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In 2017, ASIC began a review into credit card lending in Australia, looking at issues highlighted by regulatory reforms and the Senate Inquiry. The review focused on three areas:

(a) Consumer outcomes—We sought to identify the debt outcomes for consumers from their credit card products over time, with particular attention to consumers who are in arrears, carry debt at a high interest rate for a long period, or repeatedly make low repayments.

(b) Balance transfers—We looked at when and how balance transfers are used, how they are repaid and their effect on aggregate credit limit and debt levels over time.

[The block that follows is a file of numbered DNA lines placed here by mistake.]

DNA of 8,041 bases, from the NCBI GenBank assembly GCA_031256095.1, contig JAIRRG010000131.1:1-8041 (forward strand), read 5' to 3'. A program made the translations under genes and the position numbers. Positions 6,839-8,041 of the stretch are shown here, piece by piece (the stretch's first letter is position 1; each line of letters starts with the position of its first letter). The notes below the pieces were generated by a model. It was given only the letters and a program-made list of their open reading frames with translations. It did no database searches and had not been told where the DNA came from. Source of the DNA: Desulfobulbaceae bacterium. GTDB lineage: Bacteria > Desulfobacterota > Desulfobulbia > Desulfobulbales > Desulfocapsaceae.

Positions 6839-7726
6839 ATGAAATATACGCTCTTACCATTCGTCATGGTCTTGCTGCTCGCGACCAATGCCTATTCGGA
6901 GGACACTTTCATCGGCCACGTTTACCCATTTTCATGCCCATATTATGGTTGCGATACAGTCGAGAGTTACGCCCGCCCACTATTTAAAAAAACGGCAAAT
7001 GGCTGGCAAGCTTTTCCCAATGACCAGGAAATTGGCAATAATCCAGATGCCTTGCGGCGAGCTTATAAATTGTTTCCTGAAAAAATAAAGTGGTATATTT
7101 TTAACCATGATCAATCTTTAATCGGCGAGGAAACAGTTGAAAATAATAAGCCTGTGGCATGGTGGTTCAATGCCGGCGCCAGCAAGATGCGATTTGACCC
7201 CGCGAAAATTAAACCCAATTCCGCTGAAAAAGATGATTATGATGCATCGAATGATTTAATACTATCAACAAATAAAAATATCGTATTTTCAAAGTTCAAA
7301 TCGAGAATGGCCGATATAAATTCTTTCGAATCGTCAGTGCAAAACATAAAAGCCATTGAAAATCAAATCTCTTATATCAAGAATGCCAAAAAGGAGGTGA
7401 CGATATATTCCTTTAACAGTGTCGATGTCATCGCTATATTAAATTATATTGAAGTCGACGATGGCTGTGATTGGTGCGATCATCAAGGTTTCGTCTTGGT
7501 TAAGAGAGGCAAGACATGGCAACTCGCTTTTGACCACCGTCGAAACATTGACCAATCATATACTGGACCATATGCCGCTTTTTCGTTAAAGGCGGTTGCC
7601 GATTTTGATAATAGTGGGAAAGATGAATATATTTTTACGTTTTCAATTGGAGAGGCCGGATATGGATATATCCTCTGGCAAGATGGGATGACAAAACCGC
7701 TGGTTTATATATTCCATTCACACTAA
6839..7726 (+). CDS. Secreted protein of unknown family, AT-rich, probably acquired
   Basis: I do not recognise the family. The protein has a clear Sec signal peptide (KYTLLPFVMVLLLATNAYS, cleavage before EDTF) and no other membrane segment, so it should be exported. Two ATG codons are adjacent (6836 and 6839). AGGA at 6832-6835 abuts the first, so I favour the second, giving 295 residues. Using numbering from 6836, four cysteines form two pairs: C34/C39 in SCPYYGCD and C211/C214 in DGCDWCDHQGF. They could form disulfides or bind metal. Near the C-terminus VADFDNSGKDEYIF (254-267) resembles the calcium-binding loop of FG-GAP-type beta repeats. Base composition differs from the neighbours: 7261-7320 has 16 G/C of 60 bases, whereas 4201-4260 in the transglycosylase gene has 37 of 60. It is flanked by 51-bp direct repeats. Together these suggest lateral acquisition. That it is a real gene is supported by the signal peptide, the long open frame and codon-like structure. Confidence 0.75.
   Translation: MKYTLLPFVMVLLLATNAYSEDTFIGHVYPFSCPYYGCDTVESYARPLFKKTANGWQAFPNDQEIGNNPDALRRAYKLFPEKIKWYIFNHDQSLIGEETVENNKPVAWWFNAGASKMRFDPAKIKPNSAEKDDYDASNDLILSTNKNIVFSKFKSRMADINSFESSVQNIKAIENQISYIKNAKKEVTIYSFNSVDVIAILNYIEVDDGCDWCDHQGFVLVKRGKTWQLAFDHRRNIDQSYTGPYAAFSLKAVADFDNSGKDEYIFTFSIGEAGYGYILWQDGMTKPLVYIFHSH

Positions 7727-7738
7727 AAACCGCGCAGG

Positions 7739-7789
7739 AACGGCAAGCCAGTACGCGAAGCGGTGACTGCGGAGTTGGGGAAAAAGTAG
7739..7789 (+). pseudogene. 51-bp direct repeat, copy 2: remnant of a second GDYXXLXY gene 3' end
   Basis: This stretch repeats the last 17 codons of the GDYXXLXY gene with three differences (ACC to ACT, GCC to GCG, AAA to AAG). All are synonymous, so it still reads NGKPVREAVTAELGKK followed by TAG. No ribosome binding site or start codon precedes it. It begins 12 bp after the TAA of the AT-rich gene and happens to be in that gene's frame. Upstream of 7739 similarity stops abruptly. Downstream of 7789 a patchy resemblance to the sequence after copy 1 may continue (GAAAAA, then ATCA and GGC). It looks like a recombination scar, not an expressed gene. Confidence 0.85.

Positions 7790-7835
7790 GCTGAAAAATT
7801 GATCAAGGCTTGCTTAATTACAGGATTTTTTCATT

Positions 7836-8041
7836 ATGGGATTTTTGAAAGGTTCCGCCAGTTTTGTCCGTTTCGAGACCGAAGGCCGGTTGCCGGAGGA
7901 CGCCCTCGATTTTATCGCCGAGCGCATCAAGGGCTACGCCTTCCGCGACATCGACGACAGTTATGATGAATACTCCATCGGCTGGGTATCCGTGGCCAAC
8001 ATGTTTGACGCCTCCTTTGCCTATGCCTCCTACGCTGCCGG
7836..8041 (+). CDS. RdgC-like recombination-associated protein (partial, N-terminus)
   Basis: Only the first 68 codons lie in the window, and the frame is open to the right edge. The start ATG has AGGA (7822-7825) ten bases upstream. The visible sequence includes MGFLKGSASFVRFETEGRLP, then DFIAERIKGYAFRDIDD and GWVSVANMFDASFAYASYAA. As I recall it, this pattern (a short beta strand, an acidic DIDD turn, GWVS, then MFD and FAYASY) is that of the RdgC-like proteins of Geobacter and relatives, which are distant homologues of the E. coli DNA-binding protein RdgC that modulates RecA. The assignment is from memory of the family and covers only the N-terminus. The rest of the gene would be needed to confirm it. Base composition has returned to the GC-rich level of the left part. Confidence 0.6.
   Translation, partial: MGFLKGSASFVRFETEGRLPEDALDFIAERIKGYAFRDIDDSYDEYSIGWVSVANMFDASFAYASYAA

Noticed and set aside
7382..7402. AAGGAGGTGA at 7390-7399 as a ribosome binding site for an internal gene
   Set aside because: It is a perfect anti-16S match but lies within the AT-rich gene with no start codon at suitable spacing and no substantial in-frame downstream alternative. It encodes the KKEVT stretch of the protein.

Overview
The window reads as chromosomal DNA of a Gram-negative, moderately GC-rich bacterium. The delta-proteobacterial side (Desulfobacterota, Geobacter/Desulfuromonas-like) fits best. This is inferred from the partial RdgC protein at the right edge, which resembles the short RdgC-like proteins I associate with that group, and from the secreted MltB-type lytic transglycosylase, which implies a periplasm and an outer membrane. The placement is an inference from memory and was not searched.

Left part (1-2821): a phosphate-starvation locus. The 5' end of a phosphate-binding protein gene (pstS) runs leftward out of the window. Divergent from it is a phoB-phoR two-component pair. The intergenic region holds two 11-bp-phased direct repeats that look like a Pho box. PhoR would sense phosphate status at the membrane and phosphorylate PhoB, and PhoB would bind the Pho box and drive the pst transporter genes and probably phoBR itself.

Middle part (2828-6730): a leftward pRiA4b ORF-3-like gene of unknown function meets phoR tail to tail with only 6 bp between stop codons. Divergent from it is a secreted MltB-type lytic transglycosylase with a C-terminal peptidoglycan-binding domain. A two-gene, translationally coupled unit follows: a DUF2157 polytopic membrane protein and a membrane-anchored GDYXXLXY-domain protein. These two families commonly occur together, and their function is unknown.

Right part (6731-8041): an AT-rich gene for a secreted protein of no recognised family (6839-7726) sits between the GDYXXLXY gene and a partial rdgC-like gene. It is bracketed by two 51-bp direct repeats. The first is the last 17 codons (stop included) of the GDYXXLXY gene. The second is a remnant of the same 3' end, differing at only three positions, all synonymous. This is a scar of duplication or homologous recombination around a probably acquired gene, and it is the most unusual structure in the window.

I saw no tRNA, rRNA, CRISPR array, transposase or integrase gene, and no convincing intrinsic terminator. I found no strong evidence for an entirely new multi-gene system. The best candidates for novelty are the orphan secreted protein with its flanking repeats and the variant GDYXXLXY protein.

(c) Effectiveness of key reforms—We wanted to look at the effect of the additional requirements for credit cards, especially:

(i) disclosures intended to help consumers choose credit cards and encourage them to make larger repayments; and

(ii) requirements standardising how repayments are allocated to outstanding balances.

Twelve credit providers participated in our review. These providers covered the vast majority of the credit card market and include the major banks, a mixture of mid-tier banks, foreign banks, customer-owned banking institutions and non-bank lenders.

We also consulted with other stakeholders, including domestic and international government agencies, industry associations and consumer advocacy groups.

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